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Amid stark disagreement, UN postpones meeting on antisemitism

A draft of the plan that JNS reviewed gives equal weight to the IHRA, Nexus and Jerusalem Declaration definitions of antisemitism.

The United Nations building in New York City. Credit: Wikimedia Commons.
The United Nations building in New York City. Credit: Wikimedia Commons.

The United Nations was supposed to convene a meeting with Jewish leaders and global antisemitism envoys next week in Cordoba, Spain to unveil its plan to combat antisemitism. It has postponed that meeting, amid stark disagreement over the contents of the draft plan.

That document, which the United Nations circulated two weeks ago, is “deeply flawed and generated much criticism,” Rabbi Andrew Baker, director of international Jewish affairs at the American Jewish Committee, told JNS. “It was clear that nothing would be agreed at Cordoba.”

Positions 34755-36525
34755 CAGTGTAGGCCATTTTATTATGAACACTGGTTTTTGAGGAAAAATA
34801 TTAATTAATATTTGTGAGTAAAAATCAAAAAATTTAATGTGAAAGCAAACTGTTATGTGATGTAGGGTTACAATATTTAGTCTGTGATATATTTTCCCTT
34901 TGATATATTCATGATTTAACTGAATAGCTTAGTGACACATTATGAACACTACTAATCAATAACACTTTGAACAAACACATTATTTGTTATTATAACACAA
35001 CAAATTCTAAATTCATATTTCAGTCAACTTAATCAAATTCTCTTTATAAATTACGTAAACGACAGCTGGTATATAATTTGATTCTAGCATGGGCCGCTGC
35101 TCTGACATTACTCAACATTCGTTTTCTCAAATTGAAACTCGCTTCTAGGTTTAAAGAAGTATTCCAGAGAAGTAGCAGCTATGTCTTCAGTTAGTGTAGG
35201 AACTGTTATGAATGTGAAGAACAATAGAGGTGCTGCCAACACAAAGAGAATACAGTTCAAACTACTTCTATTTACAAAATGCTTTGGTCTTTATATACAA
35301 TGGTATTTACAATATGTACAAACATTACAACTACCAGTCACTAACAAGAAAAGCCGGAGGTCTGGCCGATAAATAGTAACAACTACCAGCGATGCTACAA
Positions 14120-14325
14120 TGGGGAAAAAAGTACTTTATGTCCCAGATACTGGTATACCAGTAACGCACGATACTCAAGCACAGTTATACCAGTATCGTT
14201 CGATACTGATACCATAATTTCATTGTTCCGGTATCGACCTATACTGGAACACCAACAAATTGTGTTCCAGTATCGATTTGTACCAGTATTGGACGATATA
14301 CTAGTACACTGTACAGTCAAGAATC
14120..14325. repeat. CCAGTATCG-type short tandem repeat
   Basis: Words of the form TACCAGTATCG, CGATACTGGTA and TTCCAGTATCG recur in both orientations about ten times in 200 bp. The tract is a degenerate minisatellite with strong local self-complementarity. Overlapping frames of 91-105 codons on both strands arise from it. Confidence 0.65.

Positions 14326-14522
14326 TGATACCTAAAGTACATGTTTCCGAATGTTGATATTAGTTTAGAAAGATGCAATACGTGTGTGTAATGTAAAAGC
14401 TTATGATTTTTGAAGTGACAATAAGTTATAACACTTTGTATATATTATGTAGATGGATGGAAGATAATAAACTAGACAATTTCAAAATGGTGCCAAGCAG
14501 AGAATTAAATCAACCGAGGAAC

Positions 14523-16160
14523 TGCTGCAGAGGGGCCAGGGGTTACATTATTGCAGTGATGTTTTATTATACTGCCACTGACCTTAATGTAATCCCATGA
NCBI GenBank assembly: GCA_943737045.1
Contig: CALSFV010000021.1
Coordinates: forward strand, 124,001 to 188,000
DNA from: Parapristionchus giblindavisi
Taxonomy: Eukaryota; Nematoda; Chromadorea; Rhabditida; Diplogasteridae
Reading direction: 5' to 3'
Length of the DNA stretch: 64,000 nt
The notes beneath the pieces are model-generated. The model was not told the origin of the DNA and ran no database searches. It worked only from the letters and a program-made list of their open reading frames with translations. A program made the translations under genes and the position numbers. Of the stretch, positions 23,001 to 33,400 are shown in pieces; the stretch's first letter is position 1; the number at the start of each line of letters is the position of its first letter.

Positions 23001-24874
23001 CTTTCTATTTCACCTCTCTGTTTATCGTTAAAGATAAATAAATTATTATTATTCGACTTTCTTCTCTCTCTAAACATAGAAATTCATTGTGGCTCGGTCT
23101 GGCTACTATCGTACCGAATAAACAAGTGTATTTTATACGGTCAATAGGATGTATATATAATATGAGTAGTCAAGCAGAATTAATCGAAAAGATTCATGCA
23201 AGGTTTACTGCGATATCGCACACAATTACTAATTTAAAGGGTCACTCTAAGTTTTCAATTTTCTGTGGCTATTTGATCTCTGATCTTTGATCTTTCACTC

Miguel Moratinos, high representative for the U.N. alliance of civilizations and U.N. focal point to monitor antisemitism and enhance a system-wide response, sent a letter to would-be meeting participants on June 9.

“After very careful consideration and aiming to ensure the action plan is inclusive and benefits from the inputs of all stakeholders, I would like to allow more time for further work and finalization of the plan during summer 2023,” he wrote. 

The meeting, which was slated for June 20 and 21, is postponed until September, with no exact date set yet.

“We are still receiving feedback and input on the proposed draft past the deadline that was set last week,” Nihal Saad, director of the UN Alliance of Civilizations and a Moratinos spokeswoman, said on Monday in response to a JNS inquiry.

“We are keen to incorporate those inputs and allow more time for consultations, hence the postponement,” Saad added.

The draft plan, a confidential copy of which was reviewed by JNS, gives equal weight and mention to competing antisemitism definitions—the widely-accepted International Holocaust Remembrance Alliance (IHRA) working definition, as well as the Nexus definition and Jerusalem Declaration. 

The Nexus definition states, in part, that “paying disproportionate attention to Israel and treating Israel differently than other countries is not prima facie proof of antisemitism,” while the Jerusalem Declaration states, in part, that “singling out Israel as uniquely colonial or apartheid, and saying that Israel has no right to exist, are not, ‘in and of themselves,’ antisemitic.”